Clean Energy Potential Gets Short Shrift in Policymaking, Group Says

Faulty projections by EIA on renewable energy growth are being used in critical policies like the Clean Power Plan, a trade group says.

A wind farm in San Gorgonio, California, east of Los Angeles. Credit: Kevin Dooley, flickr

The Energy Information Administration—the federal agency responsible for forecasting energy trends—has consistently and significantly underestimated the potential of renewable energy sources, misinforming Congress, government agencies and others that use the forecasts to analyze and develop policies, according to a report by a trade group of clean energy companies.

Wind generating capacity, for example, has increased on average by about 6.5 gigawatts each of the past 8 years, according to the report released Monday by Advanced Energy Economy, the trade association. But the EIA has projected that only 6.5 gigawatts would be added between 2017 and 2030. Similarly, forecasts from industry groups that take projects in the pipeline into account show solar energy generation doubling by 2016 as solar costs plummet, while the EIA projects the doubling will take 10 more years.

"If the EIA has a lag on their assumptions, that might get perpetuated into other work," said Ryan Katofsky, lead author of the report and director of industry analysis at Advanced Energy Economy. The group's members include General Electric, SolarCity and SunPower, some of the largest U.S. wind and solar companies. The findings align with those of other environmental groups and the Lawrence Berkeley National Laboratory.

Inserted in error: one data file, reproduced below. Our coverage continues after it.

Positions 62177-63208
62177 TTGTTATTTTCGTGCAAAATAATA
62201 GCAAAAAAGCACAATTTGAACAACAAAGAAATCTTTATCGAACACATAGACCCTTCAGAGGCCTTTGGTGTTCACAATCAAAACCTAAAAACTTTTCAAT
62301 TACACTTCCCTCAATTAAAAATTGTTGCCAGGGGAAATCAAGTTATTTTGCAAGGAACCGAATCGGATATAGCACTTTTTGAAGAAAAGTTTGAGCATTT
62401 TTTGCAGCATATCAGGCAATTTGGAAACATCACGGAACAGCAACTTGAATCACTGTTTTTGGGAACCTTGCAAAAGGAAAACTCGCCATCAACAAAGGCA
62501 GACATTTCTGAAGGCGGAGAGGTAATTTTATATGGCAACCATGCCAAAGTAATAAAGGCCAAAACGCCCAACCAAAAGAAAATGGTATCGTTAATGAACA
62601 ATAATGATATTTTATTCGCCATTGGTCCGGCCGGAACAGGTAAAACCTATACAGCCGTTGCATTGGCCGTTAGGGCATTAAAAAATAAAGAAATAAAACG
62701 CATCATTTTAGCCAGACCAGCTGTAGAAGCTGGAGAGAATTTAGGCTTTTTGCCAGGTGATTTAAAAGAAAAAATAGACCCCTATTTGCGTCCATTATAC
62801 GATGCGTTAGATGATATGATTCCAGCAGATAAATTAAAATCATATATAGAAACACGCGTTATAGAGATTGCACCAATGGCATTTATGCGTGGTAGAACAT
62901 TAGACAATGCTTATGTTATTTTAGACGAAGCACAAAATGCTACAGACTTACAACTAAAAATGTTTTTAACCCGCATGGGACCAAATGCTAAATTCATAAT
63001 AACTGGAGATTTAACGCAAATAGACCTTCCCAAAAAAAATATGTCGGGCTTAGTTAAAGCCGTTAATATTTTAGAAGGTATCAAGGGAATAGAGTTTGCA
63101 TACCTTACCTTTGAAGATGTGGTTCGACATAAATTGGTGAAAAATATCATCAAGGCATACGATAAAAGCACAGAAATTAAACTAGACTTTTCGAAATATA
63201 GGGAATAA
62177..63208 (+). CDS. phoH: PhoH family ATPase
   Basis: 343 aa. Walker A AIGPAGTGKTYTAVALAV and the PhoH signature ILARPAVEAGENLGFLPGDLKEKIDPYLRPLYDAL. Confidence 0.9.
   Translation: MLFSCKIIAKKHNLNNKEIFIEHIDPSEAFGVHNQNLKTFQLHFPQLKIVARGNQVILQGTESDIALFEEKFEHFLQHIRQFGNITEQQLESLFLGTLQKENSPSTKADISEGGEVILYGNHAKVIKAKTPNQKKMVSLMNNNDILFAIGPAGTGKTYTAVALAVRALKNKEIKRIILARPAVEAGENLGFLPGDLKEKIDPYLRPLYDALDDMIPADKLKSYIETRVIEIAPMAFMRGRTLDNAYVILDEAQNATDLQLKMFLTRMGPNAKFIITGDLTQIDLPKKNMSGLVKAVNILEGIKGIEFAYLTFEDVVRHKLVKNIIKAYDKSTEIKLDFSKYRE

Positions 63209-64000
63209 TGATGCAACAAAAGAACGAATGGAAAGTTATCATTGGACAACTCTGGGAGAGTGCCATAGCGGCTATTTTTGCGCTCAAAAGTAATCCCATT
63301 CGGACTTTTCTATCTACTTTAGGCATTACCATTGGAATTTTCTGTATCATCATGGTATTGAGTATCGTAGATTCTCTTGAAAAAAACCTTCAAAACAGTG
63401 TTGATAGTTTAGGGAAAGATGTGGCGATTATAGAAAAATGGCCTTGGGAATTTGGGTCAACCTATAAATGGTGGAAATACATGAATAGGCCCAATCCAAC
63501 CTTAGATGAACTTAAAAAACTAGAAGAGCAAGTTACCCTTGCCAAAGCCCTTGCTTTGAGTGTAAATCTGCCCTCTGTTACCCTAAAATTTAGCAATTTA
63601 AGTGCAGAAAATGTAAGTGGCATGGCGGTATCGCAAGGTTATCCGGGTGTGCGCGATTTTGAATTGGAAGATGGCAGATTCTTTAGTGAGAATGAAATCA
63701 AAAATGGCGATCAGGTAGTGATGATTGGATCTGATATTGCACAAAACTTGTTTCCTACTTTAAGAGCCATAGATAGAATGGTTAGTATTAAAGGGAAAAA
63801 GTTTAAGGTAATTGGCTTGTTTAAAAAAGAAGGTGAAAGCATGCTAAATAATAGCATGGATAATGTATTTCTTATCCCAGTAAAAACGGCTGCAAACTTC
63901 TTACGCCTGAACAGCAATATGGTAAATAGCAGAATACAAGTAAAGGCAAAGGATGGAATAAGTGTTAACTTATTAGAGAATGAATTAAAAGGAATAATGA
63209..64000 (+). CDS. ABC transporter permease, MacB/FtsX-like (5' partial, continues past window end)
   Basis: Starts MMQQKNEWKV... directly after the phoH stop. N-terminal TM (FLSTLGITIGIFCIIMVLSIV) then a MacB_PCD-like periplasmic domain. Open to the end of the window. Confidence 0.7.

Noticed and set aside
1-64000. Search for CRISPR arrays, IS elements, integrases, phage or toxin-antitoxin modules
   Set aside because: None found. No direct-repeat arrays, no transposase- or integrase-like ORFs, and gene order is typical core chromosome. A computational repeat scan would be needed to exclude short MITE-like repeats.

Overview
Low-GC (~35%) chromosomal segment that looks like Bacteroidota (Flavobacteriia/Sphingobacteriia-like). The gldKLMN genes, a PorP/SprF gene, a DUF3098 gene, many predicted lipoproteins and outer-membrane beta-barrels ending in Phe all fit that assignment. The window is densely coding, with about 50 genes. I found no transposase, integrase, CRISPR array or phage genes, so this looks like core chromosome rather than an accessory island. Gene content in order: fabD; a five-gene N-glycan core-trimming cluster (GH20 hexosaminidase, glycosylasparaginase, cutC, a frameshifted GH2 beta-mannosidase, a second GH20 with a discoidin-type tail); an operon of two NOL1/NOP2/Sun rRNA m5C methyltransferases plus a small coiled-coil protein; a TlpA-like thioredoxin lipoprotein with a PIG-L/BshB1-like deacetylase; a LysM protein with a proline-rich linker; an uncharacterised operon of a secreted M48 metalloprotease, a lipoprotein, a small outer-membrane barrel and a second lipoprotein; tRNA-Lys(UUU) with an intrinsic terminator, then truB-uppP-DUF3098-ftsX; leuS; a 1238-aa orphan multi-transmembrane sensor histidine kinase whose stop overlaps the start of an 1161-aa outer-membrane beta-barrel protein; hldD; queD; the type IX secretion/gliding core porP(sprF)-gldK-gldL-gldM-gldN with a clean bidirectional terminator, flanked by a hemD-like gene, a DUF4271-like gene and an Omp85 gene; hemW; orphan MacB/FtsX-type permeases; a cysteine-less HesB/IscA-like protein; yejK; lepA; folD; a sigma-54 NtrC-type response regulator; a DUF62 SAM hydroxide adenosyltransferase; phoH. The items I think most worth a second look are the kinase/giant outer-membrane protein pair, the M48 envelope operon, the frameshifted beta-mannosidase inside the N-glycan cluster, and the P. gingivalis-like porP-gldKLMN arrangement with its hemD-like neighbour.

The EPA relied on EIA estimates in developing national carbon regulations for power plants, known as the Clean Power Plan. The rules set state-level emission reduction targets, which the EPA partly calculated by estimating the potential for renewable energy generation. Because the EPA used the EIA's assumptions, it underestimated renewables growth and set less ambitious targets than it could have done, according to Katofsky and researchers at the Union of Concerned Scientists and other environmental groups.

In their comments to the EPA on the Clean Power Plan, several states—including Kentucky and  Wyoming—and utilities said that shifting away from coal to natural gas and developing renewable energy and energy efficiency programs would be expensive and a burden on the public. But according to the report, the costs of solar are already about half of what the EIA estimates, and as renewable energy continues to capture a larger share of the market, states will be able to comply with the Clean Power Plan at a low cost.

"There's been tremendous progress in costs and how the supply chains have matured," said Katofsky. "The [renewables] industry is really maturing."

Established in 1977 after the oil embargo crisis, the EIA is an independent agency under the Federal Statistical System, a network of agencies that collect and analyze data on all aspects of life in the U.S. The agency is seen as neutral and does not advocate policies.